By Ketan Sheth
Brent represents an exemplar of the incessant and thrilling renewal of London with the diverse and welcoming environment, which makes the borough an exciting place to live and, for children, a stimulating place to grow up. However, Brent is also disproportionally affected by some of the key public health concerns for our youngest residents. No London borough has higher childhood overweight and obesity rates, currently at 44% for children in Year 6. Just one out of five children meet the recommended minimum of one hour of daily moderate to vigorous physical activity.
Urgent action to address this issue is required and that’s why I have set up a task group bringing together a whole raft of stakeholders to see how we can work together to tackle this urgent crisis in our community. A multidisciplinary childhood obesity task group includes experts and professionals from the Brent Council, Public Health, NHS, education and charity sectors as well as parent representatives – all committed to reducing the share of children with excess weight.
Through multiple evidence sessions, the current approach to childhood obesity in Brent is scrutinised and novel ways of tackling the problem designed. Bringing together such a wide range of experts is refreshing. There is an unequivocal acknowledgement that, for all too long, the various stakeholders have worked in isolation, where a comprehensive, holistic approach is required. Indeed, tackling childhood overweight and obesity is a joint responsibility.
However, the intended beneficiaries themselves are rarely directly involved in policymaking for their health and wellbeing. Hence, Lander Bosch, PhD student in health geography from the University of Cambridge, embarked upon the challenge to identify barriers to, and facilitators of, children’s physical activity in Brent’s built environment as part of his doctoral study. Rather than looking at the borough from an adult perspective, Brent children were able to have their say in the study. He joined a diverse group of 35 primary schoolchildren and their parents or carers, living in all parts of the borough, on their commute to or from school – traversing 60 miles across Brent. Along the way, elements of the environment the children liked or disliked were discussed and many creative interventions that could improve the neighbourhood for them were suggested. These included, for instance, a mobile reporting system for antisocial behaviour and ways to calm traffic around schools.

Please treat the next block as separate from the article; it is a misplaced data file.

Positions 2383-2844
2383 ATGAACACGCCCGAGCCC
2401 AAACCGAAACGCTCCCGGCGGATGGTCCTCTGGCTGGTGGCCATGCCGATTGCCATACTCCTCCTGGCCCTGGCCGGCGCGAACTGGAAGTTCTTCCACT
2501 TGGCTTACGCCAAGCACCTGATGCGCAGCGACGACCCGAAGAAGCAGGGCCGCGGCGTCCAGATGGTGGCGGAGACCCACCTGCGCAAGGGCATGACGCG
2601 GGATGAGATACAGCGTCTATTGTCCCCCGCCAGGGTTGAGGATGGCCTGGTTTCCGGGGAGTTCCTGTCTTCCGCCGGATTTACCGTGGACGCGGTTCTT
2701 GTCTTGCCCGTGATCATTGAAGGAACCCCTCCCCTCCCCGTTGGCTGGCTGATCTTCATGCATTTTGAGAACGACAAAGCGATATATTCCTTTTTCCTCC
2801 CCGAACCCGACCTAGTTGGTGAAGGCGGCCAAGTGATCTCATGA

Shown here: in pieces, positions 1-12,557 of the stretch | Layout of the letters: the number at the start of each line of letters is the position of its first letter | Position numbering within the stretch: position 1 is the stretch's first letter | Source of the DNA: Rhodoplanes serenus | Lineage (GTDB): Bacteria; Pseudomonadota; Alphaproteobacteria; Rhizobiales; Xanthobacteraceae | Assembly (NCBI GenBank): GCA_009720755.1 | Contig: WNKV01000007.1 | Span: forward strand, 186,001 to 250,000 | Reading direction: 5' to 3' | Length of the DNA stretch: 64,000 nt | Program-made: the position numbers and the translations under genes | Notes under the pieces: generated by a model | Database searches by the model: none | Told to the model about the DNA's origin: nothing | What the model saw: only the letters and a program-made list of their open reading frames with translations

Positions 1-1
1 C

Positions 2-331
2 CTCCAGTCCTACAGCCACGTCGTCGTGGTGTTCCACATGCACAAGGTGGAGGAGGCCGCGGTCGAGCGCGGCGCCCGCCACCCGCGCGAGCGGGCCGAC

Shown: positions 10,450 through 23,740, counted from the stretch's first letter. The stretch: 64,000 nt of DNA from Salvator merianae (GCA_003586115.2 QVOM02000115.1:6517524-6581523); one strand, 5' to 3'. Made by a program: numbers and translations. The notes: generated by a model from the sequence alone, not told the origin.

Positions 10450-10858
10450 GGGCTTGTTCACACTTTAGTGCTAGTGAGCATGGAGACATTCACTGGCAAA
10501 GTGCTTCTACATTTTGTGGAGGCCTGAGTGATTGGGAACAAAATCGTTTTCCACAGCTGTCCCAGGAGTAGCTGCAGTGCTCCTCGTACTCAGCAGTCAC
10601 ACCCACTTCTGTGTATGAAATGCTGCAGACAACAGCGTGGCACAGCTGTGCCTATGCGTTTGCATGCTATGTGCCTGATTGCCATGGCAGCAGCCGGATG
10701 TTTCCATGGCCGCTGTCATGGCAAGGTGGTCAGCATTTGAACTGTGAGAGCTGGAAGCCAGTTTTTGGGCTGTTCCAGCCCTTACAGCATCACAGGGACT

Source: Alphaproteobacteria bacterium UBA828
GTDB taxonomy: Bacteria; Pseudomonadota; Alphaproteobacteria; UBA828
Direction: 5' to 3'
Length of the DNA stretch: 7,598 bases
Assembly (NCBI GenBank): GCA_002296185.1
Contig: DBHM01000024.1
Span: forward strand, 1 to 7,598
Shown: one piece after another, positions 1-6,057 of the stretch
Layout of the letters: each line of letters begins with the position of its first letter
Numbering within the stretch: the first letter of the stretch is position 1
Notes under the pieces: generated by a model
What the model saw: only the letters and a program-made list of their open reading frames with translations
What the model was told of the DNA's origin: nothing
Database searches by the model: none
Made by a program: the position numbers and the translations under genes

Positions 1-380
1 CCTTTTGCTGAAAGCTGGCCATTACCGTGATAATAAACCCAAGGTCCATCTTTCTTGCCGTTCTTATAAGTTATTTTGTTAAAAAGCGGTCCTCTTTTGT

Having the opportunity to get to know Brent through the eyes of an engaged and welcoming group of primary schoolchildren is extraordinary, and results in strong advocacy for these young people. The insights from Lander’s research are fed directly into the discussions of the childhood obesity task group, to ensure the voices of Brent’s children are strongly represented in the novel policy framework aiming to increase levels of physical activity, while reducing childhood overweight and obesity.
The borough most certainly offers great possibilities for real measures that can improve the health of its youngest residents, and all stakeholders fully support their implementation.
Cllr Ketan Sheth is Chair of Brent Council’s Community and Wellbeing Scrutiny Committee.
All views in this blog are those of the author and not INLOGOV or the University of Birmingham.
One thought on “Childhood Obesity – how young people can thrive and lead happy, healthy lives”
Child obesity clearly is an issue at present, as a 55yrs old male, I do not remember during my schooling there being the problem there is now. I feel possible causes are social and educational, parents of children today not being truly aware of the dangers of obesity, the children maybe not being aware what a true health risk it is for them.
Children I see are surrounded by fast food, rubbish food, sweets etc, parents do not have the time to cook at home, or the money to afford fresh bought produce.
Maybe there needs to be in schools food and health education, obesity and diabetes is as big, if not bigger an issue than the risks of smoking.
This does need to be tackled now.